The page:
Is it innovative if it doesn’t solve the problem? Or, the future looks great from the past
The videophone. The bar code. The computer mouse. The digital audio player. The personal digital assistant. Each was innovative. Each was ahead of its time. Each solved a problem that nobody had. So, if nobody could or even wanted to use those inventions, were they really innovative?
The videophone first appeared in the mid 1930s -- before there were even TVs – yet no one seemed to need it (and, besides, it was enormous). When the technology re-appeared at the 1964 World’s Fair in New York, people viewed it as a Jetsons-like device of a rocketship future (and the cost was astronomical, as well). The technology was an improvement on audio-only telephony, but no one considered it vital.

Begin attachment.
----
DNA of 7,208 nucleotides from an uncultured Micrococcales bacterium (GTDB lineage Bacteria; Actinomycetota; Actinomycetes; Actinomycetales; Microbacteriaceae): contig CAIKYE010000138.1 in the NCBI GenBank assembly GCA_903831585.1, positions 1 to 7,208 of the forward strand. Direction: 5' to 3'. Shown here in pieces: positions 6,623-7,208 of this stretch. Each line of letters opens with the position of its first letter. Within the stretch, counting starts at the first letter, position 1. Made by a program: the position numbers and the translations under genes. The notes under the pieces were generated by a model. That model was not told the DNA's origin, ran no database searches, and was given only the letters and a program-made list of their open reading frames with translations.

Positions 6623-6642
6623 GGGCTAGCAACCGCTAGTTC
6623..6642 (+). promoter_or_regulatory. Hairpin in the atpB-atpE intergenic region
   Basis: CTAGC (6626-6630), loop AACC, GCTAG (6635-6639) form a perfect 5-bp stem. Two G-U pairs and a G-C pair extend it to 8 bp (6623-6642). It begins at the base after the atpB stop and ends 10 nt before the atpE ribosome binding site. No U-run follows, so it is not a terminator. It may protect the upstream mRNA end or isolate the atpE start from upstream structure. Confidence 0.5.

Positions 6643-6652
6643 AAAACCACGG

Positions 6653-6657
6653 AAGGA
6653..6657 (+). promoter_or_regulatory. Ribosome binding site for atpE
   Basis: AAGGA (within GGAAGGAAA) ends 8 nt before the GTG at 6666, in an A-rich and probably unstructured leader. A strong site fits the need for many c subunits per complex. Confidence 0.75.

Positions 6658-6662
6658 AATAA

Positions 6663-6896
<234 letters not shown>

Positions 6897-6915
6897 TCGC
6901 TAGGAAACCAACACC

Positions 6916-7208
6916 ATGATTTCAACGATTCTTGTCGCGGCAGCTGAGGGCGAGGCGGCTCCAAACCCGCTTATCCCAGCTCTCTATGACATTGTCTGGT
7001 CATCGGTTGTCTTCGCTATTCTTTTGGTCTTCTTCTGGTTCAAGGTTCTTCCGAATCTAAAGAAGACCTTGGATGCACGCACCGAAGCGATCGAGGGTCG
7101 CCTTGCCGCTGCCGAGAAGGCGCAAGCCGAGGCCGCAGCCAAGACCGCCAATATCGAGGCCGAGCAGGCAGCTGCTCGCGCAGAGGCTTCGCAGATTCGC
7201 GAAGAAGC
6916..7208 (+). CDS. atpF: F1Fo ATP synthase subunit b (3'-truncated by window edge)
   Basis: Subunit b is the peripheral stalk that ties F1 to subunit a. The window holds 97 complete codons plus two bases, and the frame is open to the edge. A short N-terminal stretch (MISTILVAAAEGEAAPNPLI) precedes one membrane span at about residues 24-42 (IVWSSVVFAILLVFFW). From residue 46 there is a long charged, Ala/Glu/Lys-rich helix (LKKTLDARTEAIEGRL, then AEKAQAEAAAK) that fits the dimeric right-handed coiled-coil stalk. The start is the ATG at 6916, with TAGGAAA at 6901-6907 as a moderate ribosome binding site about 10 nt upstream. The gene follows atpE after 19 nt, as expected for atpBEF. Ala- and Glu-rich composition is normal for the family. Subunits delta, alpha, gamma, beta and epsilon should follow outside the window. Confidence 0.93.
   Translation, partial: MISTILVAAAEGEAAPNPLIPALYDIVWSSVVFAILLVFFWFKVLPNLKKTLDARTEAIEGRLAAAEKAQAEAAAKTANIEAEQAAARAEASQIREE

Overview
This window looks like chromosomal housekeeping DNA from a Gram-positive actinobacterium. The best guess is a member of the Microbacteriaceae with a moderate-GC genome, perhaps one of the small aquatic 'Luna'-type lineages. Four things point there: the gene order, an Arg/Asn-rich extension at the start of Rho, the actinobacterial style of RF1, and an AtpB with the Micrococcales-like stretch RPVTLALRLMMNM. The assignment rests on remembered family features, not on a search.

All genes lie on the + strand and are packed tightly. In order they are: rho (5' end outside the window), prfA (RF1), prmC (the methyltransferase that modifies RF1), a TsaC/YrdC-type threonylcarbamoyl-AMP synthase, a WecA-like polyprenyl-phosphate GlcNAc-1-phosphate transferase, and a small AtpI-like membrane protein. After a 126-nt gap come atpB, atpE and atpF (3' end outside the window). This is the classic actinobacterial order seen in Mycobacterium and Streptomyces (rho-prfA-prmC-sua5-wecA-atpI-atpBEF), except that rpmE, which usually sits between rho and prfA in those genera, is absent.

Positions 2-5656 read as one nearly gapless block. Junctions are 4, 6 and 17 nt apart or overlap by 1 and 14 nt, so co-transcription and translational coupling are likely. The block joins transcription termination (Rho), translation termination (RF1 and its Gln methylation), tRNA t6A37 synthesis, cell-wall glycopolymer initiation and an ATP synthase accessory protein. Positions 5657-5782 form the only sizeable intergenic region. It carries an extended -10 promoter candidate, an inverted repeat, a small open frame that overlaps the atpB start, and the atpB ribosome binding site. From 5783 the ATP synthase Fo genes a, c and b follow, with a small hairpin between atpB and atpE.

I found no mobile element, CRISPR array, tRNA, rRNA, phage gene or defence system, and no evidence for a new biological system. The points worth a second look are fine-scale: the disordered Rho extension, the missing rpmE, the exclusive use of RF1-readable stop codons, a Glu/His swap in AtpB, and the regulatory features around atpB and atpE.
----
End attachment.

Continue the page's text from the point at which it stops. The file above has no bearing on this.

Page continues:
When bar codes first turned up in the ’40s, the concept was accepted as useful… in theory. Yet without accompanying scanning capabilities and interpretative software, which wouldn’t come along for almost 25 years, the problem that bar codes might have solved proved insoluble.
In 1984, Apple put the mouse to use in a practical way, but it had been hiding in labs for a decade at least, trying to navigate a maze of different systems. Of course, by now, everyone assumes that Apple and Steve Jobs held a monopoly on innovative “stuff,” but the Newton personal digital assistant was a bust.
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